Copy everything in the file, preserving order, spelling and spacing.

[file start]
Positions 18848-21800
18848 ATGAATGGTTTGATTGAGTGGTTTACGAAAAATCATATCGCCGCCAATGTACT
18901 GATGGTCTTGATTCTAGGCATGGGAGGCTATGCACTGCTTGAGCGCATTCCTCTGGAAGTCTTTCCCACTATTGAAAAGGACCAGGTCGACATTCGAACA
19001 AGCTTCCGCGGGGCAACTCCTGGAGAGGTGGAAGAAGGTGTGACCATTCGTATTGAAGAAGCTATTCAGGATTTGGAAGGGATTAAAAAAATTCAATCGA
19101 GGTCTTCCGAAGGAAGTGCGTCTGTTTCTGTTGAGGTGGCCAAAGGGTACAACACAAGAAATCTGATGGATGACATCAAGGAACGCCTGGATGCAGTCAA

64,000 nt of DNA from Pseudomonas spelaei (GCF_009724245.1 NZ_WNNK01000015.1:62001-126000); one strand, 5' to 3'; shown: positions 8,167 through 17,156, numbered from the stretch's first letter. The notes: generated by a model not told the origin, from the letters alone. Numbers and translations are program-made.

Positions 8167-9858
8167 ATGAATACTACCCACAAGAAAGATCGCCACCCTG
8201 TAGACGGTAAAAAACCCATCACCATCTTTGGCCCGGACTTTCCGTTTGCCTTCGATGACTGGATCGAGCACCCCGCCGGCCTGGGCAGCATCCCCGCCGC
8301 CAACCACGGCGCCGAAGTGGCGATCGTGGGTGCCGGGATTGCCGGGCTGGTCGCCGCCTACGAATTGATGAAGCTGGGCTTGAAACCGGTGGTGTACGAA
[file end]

Positions 18848-21800
18848 ATGAATGGTTTGATTGAGTGGTTTACGAAAAATCATATCGCCGCCAATGTACT
18901 GATGGTCTTGATTCTAGGCATGGGAGGCTATGCACTGCTTGAGCGCATTCCTCTGGAAGTCTTTCCCACTATTGAAAAGGACCAGGTCGACATTCGAACA
19001 AGCTTCCGCGGGGCAACTCCTGGAGAGGTGGAAGAAGGTGTGACCATTCGTATTGAAGAAGCTATTCAGGATTTGGAAGGGATTAAAAAAATTCAATCGA
19101 GGTCTTCCGAAGGAAGTGCGTCTGTTTCTGTTGAGGTGGCCAAAGGGTACAACACAAGAAATCTGATGGATGACATCAAGGAACGCCTGGATGCAGTCAA

64,000 nt of DNA from Pseudomonas spelaei (GCF_009724245.1 NZ_WNNK01000015.1:62001-126000); one strand, 5' to 3'; shown: positions 8,167 through 17,156, numbered from the stretch's first letter. The notes: generated by a model not told the origin, from the letters alone. Numbers and translations are program-made.

Positions 8167-9858
8167 ATGAATACTACCCACAAGAAAGATCGCCACCCTG
8201 TAGACGGTAAAAAACCCATCACCATCTTTGGCCCGGACTTTCCGTTTGCCTTCGATGACTGGATCGAGCACCCCGCCGGCCTGGGCAGCATCCCCGCCGC
8301 CAACCACGGCGCCGAAGTGGCGATCGTGGGTGCCGGGATTGCCGGGCTGGTCGCCGCCTACGAATTGATGAAGCTGGGCTTGAAACCGGTGGTGTACGAA